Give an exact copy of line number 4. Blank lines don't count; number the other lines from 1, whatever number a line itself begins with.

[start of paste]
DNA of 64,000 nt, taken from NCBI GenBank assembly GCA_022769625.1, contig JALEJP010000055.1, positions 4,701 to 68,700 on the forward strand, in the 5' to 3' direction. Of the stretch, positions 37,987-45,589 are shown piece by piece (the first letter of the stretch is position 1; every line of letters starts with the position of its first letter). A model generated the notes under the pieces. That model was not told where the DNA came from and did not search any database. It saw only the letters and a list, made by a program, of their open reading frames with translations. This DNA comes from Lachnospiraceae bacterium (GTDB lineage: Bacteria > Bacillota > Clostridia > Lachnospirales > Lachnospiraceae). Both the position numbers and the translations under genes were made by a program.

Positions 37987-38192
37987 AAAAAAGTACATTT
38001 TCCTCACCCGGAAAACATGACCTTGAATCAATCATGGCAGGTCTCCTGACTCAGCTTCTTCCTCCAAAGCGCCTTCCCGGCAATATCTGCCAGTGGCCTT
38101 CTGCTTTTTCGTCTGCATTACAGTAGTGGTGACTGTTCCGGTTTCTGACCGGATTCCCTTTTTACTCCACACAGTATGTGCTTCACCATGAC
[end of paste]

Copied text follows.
38001 TCCTCACCCGGAAAACATGACCTTGAATCAATCATGGCAGGTCTCCTGACTCAGCTTCTTCCTCCAAAGCGCCTTCCCGGCAATATCTGCCAGTGGCCTT